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Leadership seems to be going through an upgrade—call it leadership 2.0. With the tumult of the last eighteen months (if not more), agility and resilience were key in handling all the redefinitions of what is “normal” that were (and are) coming down the pike.

Leaders who embodied empathy and care—qualities inherent in having a high emotional intelligence—succeeded in creating and sustaining employee engagement, trust, cohesion, productivity, and loyalty during extremely challenging times. What are the benefits of leading with care and responsibility versus command and control? What are the impacts on the company, the employees, the leaders themselves, and even the community at large? And lastly, how does one lead with care, especially during challenging times when stress and fear are high?

When first meeting Blandine Lacroix, two things are obvious: her energy and her passion. As a single mom and a busy executive at the biopharma company Novo Nordisk, her plate is more than full. She attributes her seemingly endless energy supply to being a bioproduct of her leadership style—leading with care and responsibility—an approach that she uses not only at work but in her personal life as well. If “power over” is becoming an outmoded energy source, how can we tap into “power with” to fuel better companies, more engaged and fulfilled employees, and happier personal lives?

Empathy Versus Sympathy

Leaders are often faced with difficult decisions. They are tasked with building relationships with their employees and teams, and then they are often tasked with making decisions that can negatively impact those very same relationships. How does one lead without muting one’s personal values, and as Blandine powerfully describes it, acting in a way that makes you “die inside?” How do leaders retain their humanity, which is arguably the wellspring of creativity, energy, innovation, and fulfillment?

Instead of adopting a coping mechanism that makes one immune to the results of one’s difficult decisions (the “command and control” approach), or conversely, leaning on a lesser form of compassion known as sympathy, a leader can use empathy by systematically trying to put themselves in the shoes of their stakeholders (whether that is the company, the employee, or the customer—or all three). This often leads to better outcomes than originally envisioned.

Home Is Where the Heart Is

Making difficult decisions for Blandine is not a simple numbers game, nor is it an exercise confined to “left-brain thinking.” It’s a holistic approach that considers not only the financial cost, but the emotional and social cost to the people the decisions affect as well.

Blandine learned this early on from her father, who at the end of his leadership journey, was tasked with downsizing the steel mills he managed. In so doing, he came up with a “social plan” that considered what employees needed financially, in addition to the training required to help them transition to new vocations. “His example informed my core beliefs,” says Blandine.

Just as she learned this as a child, she models this for her daughter as well, particularly with setting clear boundaries around work and her private life. “It takes courage,” admits Blandine, who notes that not every leader employs the same approach—especially when they are as driven and passionate about their work as Blandine is.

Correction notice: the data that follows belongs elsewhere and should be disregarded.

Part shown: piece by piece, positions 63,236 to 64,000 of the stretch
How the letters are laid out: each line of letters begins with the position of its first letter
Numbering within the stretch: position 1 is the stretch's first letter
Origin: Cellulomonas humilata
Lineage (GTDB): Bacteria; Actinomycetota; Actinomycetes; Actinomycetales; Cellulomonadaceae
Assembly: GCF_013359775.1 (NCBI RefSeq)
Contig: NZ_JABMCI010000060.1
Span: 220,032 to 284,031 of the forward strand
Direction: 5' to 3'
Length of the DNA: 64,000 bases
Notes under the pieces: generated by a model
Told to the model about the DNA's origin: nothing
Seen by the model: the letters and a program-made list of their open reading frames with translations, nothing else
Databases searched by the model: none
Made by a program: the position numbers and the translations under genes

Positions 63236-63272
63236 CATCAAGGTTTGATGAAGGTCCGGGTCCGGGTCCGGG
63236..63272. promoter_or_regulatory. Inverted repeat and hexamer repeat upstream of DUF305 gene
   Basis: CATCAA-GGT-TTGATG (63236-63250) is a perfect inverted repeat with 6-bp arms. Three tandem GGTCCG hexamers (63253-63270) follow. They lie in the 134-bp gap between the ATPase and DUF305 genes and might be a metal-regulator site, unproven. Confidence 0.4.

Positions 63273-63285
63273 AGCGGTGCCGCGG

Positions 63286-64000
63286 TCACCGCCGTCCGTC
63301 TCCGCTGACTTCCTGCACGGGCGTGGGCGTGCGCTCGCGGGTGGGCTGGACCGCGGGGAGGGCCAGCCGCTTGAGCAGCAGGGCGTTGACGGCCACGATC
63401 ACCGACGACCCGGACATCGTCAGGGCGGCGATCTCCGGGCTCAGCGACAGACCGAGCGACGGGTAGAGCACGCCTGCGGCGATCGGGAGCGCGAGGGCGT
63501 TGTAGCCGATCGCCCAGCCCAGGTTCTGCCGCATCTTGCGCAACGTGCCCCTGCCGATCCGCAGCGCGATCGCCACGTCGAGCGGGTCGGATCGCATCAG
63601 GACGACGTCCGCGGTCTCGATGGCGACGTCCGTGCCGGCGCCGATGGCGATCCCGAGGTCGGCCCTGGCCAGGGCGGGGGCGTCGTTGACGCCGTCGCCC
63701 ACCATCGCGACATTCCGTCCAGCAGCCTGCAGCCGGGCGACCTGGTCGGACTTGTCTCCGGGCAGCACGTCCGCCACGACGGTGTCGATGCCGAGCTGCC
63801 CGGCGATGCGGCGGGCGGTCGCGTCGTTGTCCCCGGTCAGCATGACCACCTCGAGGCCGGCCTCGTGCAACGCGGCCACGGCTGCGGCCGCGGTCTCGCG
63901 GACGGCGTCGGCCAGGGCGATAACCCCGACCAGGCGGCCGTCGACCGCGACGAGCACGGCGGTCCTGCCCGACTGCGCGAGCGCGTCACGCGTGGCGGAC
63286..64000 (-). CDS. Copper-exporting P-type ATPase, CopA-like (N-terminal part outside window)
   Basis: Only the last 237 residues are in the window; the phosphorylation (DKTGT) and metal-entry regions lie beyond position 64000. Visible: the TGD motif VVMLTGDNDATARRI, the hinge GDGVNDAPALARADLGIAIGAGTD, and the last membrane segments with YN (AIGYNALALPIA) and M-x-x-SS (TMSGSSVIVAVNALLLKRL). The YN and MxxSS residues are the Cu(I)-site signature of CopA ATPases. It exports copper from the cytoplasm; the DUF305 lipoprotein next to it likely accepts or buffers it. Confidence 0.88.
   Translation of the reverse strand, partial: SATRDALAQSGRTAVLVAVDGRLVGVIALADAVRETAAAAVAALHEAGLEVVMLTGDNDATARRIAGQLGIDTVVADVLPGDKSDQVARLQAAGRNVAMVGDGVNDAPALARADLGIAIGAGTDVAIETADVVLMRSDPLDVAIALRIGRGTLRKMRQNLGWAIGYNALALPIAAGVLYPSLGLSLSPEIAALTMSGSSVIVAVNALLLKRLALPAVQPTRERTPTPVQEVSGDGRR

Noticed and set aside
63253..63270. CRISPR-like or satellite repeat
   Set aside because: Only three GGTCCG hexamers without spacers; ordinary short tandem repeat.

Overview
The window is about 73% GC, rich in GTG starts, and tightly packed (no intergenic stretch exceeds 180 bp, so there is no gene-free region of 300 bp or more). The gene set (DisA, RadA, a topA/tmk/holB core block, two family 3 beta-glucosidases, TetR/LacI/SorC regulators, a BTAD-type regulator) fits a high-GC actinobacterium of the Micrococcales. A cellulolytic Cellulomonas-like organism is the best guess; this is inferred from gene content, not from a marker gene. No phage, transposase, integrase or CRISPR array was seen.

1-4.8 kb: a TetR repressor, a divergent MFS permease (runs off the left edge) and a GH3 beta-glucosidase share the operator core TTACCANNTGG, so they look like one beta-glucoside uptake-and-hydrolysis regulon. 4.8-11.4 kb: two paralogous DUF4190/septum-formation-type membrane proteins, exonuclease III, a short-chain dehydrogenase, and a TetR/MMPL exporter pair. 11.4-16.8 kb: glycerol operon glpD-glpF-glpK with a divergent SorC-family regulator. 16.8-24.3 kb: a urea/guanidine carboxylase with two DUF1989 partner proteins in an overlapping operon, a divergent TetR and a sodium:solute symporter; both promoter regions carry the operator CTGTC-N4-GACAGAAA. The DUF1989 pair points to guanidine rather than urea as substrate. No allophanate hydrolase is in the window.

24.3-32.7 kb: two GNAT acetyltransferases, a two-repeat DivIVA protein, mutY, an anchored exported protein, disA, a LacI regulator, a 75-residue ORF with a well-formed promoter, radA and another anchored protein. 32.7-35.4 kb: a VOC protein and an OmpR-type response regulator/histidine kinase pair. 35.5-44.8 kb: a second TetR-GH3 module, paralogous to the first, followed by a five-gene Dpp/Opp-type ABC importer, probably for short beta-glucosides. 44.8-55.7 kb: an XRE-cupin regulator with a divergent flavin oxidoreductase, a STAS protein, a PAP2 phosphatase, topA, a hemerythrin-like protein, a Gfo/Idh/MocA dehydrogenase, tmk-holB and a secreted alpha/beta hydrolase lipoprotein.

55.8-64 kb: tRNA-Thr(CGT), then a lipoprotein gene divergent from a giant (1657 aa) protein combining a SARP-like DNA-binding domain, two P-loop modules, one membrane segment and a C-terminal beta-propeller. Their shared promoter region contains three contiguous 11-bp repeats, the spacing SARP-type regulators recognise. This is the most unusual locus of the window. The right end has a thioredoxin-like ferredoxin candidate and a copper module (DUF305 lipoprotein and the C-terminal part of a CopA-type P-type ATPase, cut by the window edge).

But by employing empathy, Blandine puts herself in her daughter’s shoes so she can appreciate the kind of presence needed to be a fully engaged parent—while putting herself in her employee’s shoes in order to embody the kind of presence one needs to be a fully engaged leader. By clearly communicating these boundaries at work, she creates a win-win situation where both environments get the best from her, and she inspires others to do the same.

Leave the Title at the Door   

“I have no (status) walls around me and I’m in the middle of everything,” says Blandine, who is not speaking metaphorically (although it probably applies), but rather, literally. Blandine does not have, nor does she want the type of office or other type of status symbols that are often associated with the “formal power and authority” status of her position.

She prefers to remain readily accessible to better create strong connections essential to mutual trust and respect. “I am defined by my actions, not my title nor the size of my office,” adds Blandine, who also uses this approach in talent recruitment, homing in on an applicant’s scope of experience, studies, and activities rather than relying on the name of an elite university or diploma.

Leaving the title at the door means that when Blandine enters the room, she enters with what she calls her “scope of responsibility” defined by the decisions she needs to own, the way she relates to others, the way she carries herself, and what she concerns herself with. This is a more authentic form of power than leading with titles and other material dressings of authority.

The Takeaway

Leading with care and responsibility engenders a different form of power, something that Blandine calls “social activation power.” This power is resilient and universal; it works in all cultures, frames of reference, and circumstances and allows leaders to adapt to every environment successfully. This is the leadership style for today’s new normal and tomorrow’s because one thing is for certain: change is a constant. Care and responsibility transform the potential chaos, fear, and uncertainty of change into the landscape for creativity, opportunity, and innovation, where ultimately, everybody comes out ahead.

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